Not quite a drag(on).
Genre: Action Adventure, Japanese Drama, Thug Life
The swan song to Kiryu Kazuma’s escapades is now out in English, but is it worth pursuing after all the five other entries and the Kiwami remakes, and also part Zero?
Before we start, we should clarify some things about the Yakuza series.
- It’s not GTA with Japanese mafia. GTA games have large filled-up open sandbox cityscapes with tons of stealable vehicles. Yakuza games have small but filled-to-the-brim city areas which you can explore by foot.
- It’s not Sleeping Dog. See above.
- It’s comparable to Shenmue. But unlike that game, this one has no sailors.
All good? Let’s dive right in.
#1.It Caps Off The Story On A Great Note
The game’s plot deals with former yakuza member Kiryu Kazuma who gets out of a 3-year jail sentence and then gets embroiled in a conspiracy involving his foster daughter and her new baby son. You get to travel to two major cities: the revved-up metropolis of Kamurocho and the sleepy town of Onomichi.
Hope you like cutscenes and talking heads expositions, because Yakuza 6 has tons of them to explain. Yeah, they’re all skippable, but if you care about the politics and plot threads of the series, this aspect of the game hasn’t changed at all and you’ll still be pressing X all the way to make the dialogue text scroll faster. The tedium is still there, but at least this finale to Kazuma’s storyline wraps up in the best way possible.
#2.Levelling Up Makes Sense Now
Unlike the other entries, everything you do here gives you experience points. Experience is divided into 6 categories(Strength, Special), with different activities giving more experience to a particular category than others.
For instance, beating up thugs net you more Strength and Skill experience while some side quests net you more Special experience. In practice, it’s easy to follow. Certain skills you unlock for fighting or for passive use (like being a ladies’ man) require your other divvied experiences, so you need to go to cabaret clubs to level up that particular section of Kazuma.
#3.The Fighting Is Still Great
With a new PS4-built engine comes a new fighting engine. You still beat up hordes of gangsters and yakuza, but now you can choose to get away from these fights. However, they’ll follow you to the ends of the earth sometimes, which can result in fights in convenience stores and usual safe havens. Kazuma now can access Extreme Heat mode where he is literally fired up in a blue aura and can pull off powerful moves like using bikes as bludgeoning weapons, or even withstanding attacks that would normally knock you down.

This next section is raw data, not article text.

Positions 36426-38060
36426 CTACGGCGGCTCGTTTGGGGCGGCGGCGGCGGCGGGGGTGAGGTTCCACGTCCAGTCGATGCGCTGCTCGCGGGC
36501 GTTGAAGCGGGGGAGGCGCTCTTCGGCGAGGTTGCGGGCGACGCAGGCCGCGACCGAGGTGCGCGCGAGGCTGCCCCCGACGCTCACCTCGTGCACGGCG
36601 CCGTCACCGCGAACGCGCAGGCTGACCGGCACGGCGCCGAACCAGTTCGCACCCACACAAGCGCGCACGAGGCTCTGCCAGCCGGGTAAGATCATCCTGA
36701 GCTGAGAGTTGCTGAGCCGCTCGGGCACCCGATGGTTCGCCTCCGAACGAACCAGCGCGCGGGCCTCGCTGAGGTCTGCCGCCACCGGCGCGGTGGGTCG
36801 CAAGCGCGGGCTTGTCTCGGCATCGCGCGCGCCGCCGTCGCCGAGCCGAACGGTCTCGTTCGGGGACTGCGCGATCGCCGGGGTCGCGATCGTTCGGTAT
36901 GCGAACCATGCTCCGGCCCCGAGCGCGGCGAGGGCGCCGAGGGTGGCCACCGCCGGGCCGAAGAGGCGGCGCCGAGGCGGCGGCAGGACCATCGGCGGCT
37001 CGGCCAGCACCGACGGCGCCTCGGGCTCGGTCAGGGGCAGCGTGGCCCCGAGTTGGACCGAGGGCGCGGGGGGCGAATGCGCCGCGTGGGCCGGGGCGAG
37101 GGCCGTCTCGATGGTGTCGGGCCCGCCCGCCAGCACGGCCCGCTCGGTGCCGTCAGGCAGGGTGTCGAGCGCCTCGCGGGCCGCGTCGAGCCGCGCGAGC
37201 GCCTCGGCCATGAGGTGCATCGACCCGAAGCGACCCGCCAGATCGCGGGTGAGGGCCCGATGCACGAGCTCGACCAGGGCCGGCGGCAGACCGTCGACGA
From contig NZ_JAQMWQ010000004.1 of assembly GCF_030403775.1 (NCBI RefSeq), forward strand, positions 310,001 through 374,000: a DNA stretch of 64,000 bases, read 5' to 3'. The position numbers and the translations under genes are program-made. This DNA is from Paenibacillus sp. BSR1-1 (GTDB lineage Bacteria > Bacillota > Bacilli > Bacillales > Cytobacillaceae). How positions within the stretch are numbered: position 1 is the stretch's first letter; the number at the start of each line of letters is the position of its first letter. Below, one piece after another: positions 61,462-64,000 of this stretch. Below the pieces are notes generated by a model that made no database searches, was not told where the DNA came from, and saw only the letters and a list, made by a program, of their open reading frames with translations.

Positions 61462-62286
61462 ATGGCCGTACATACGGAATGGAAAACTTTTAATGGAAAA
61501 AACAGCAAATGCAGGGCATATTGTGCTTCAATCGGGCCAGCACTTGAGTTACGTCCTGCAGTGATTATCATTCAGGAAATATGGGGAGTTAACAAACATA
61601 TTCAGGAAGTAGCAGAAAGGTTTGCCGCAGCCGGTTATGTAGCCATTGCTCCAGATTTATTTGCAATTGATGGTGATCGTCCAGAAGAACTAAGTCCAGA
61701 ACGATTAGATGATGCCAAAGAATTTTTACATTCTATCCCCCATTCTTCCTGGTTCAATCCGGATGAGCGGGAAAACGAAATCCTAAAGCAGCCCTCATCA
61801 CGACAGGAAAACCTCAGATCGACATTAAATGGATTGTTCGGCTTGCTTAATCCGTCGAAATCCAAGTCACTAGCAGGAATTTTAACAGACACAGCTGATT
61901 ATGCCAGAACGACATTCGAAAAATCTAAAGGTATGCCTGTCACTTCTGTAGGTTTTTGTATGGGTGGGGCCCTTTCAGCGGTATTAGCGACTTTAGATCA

Our biggest gripe? You only have one style of fighting. Kiryu has Beast and Rush mode before in the Kiwami remake and Yakuza Zero, so this feels kind of like a step back. But still, it’s an effective fighting style that gets the job done, especially when fighting large groups.
#4.The Minigames Are Still Fun
Granted, they’re not as plentiful as in Yakuza Zero, but they are surprisingly detailed. The old games like Sega retro arcade titles, darts, mahjong, and karaoke are still around. New ones include cat-recruiting, live chat with sexy models, spear-fishing, and a revamped card-based cabaret club dating Game.
You can even form your own yakuza clan and partake in a real-time strategy battle mode where you command your army to beat up enemy yakuza teams. I spent way too many hours on this timesink just to see the side story through. That’s pretty much your motivation: money, special items, and quirky story resolutions.
Oh, as an aside…
#4(b) A Singaporean Makes A Cameo In The Game
If you play darts in Kamurocho in one of the pubs, you’ll come across a darts minigame. Play it against this one guy for the first time, and you’ll have pro darts expert Paul Lim popping by to tell Kiryu that he has what it takes to be a dart-chucking pro.
True, Paul is representing the US in international competitions nowadays, but he was in Singapore. This is probably a highlight for our neighbours down south: getting some representation in the legendary Yakuza series.
#5. It’s Staying True To Itself, For Better Or Worse
I’ll be frank: this is not the ultimate Yakuza game. That honour goes to Yakuza Zero because it’s bigger and comes with two different storylines with different beats. However, Yakuza 6 is still big and fun and stays true to the open world-but-not-quite experience. Plus, the new cast you meet in Onomichi is filled with cool folks you want to buddy up with.
It’s actually a better game for longtime fans of the series than for newbies. So if you want the ultimate Yakuza payoff and a great send-off, you can’t go wrong here.
- Great story with lots of pathos and some resolution
- Lovely fighting & progression system
- A heckaton of fun mini games & sidequests
- New game engine makes everything look and feel good
- Same old Yakuza game
- Not the best entry for new fans